Ismail Besikci: A Hero’s Welcome in Kurdistan
by HEMIN KHOSHNAW RUDAW – 3.5.2013 – His arrival in Erbil last week was a natural choice; the dissident scholar spent nearly 17 years in Turkish jails fighting for the Kurds, insisting they existed and were a nation against a state that denied they even had a language or their own songs.
When the Turkish government let Ismail Besikci out of jail, and for the first time allowed him to travel outside, the dissident writer and historian chose Iraq’s autonomous Kurdistan Region as his destination.
He came, and left a shoe behind.
His arrival in Erbil last week was a natural choice; the dissident scholar spent nearly 17 years in Turkish jails fighting for the Kurds, insisting they existed and were a nation against a state that denied they even had a language or their own songs. “I am glad that my first trip outside Turkey was to the Kurdistan Region,” Besikci said at a seminar organized by the Barzani Charity Foundation.
“The Kurdistan Region is at an important stage of Kurdish history,” he told an audience of about 200, only 11 of them women.“The 20th century was a very bad period for the Kurds, but the Kurds were patient and succeeded in changing that damned situation,” he said. I believe the 21st century will be a good one for the Kurds,” said the author, roughly quoting the title of his talk, The 20th was bad for the Kurds, the 21st century is the century of the Kurds.
Besikci’s fight over the Kurds with the military-backed Turkish state began in the 1960s. Of the 36 books he wrote about the issue since then, 32 are still banned.Turkey is only now negotiating with the separatist Kurdistan Workers Party (PKK) to end a three-decade conflict over greater rights for the country’s large minority Kurds, in which an estimated 40,000 people have been killed.
In his books, which include his most popular Kurdistan is an International Colony, Besikci rejected the official Turkish claim of denying the very existence of the Kurds as a separate ethnic group. His writings earned Besikci the unenviable honor of becoming the first person to be imprisoned in his own country over the cause of another nation. Besikci told the seminar that his awareness of the Kurds began during military service in Turkey. “In 1962, when I was doing my military service in the Rubarok region I saw the Kurds. Their language and culture were totally different from ours. At that time I felt the existence of the Kurds and that they were a different nation from the Turks,” he recalled, his comments earaning applause. He joked that, after voicing his demand for recognition on behalf of the Kurds, “Me and my bag became the permanent guests of the Turkish prisons.”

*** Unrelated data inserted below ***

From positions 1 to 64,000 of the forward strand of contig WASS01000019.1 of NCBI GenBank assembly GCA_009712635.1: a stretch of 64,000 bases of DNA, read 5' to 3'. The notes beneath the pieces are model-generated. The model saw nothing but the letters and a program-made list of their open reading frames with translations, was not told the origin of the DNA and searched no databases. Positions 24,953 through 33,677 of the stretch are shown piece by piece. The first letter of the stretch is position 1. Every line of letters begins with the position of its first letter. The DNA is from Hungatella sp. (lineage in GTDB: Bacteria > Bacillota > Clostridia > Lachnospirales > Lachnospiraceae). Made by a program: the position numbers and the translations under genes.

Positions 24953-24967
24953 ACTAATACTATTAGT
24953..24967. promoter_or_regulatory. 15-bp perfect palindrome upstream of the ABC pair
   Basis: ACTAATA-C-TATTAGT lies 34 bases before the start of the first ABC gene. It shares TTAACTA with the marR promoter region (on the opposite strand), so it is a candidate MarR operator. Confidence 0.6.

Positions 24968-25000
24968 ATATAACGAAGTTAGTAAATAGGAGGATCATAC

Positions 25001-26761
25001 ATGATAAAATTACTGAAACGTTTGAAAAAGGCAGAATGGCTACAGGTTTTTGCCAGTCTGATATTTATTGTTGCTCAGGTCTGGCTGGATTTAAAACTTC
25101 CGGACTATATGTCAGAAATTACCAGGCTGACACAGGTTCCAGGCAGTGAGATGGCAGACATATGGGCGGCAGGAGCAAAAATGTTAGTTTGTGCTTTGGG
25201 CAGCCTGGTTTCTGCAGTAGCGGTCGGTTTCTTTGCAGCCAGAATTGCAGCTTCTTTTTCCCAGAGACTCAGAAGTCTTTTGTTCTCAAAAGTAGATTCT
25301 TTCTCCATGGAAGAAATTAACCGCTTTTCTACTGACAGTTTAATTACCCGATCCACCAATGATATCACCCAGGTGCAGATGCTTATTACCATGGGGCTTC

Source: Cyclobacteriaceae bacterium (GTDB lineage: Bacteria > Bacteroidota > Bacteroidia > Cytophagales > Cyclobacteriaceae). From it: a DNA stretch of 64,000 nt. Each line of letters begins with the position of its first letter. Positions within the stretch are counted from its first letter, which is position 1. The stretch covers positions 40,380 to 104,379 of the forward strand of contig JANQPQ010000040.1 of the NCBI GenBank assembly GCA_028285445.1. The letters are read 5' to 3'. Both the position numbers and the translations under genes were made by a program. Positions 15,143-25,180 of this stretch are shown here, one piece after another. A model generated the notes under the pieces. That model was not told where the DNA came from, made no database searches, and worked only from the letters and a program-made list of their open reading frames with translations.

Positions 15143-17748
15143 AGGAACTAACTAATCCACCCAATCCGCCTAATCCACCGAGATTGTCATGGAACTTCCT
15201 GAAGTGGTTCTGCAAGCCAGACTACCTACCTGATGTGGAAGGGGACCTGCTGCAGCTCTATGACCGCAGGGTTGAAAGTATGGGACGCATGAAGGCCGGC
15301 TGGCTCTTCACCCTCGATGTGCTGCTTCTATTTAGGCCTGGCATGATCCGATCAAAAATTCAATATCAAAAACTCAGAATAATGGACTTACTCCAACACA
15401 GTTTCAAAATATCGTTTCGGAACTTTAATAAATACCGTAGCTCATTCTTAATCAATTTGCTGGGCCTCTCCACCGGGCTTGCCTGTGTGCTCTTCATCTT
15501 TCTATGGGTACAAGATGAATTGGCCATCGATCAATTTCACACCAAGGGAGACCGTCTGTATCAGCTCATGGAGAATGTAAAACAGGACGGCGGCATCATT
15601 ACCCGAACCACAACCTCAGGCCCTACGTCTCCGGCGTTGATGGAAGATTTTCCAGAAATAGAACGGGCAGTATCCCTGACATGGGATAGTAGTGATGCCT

Falakadin Kakayi, a Kurdish author and politician who introduced Besikci at the seminar said that, perhaps for the first time, the dissident author was demonstrating some optimism about the future of the Kurds.
In his meeting with Kurdistan Region President Massoud Barzani, Besikci said, “Your victory is near and your future is very bright.” Kakayi quoted to the audience. “It was a first for Besikci to talk positively about the future of the Kurds,” he said.
Bisekci left the seminar one-shoe poorer than when he arrived, but perhaps richer in understanding of just how much his struggle is honored by the world’s Kurds. At the end of the seminar Farhad Pirbal, author and lecturer at Salahaddin University, bowed at Besikci’s foot, slipped the author’s shoe from his left foot, and raised it like a trophy. “This shoe is more precious than the fortunes and riches of the Ottoman Empire, and I will be keeping it in the Kurdistan museum,” Pirbal said, refusing pleas by attendants to return the shoe until the visitor could buy another.
The following day, asked about the shoe, Pirbal said: “We do not have a museum in the Kurdistan Region, but if the Kurdistan government opens one I will give them the shoe.”
When Besikci met Barzani, the president told him he had nothing to give as a worthwhile gift from Kurdistan except the Medal of Barzani. He expressed hope that receiving it would not cause the Turk problems when he returns to this country. Witnesses said the author later proudly wore the medal at the seminar.
İbrahim Gürbüz, chairman of the Ismail Besikci Foundation, told Rudaw that the historian’s visit to Kurdistan was the fulfillment of a dream; “Besikci never travelled abroad, and his dream was to visit Kurdistan. Today, he has fulfilled his dream.” Besikci was born in 1939 in the town of Corum in the Black Sea Region of northern Turkey. In 1962, he graduated from the political science department of Ankara University, and later became a lecturer at Ataturk University. In 1967, he earned his doctorate in sociology. His thesis, titled A social Research about Tribes, is considered one of the best examples of social research in Turkey.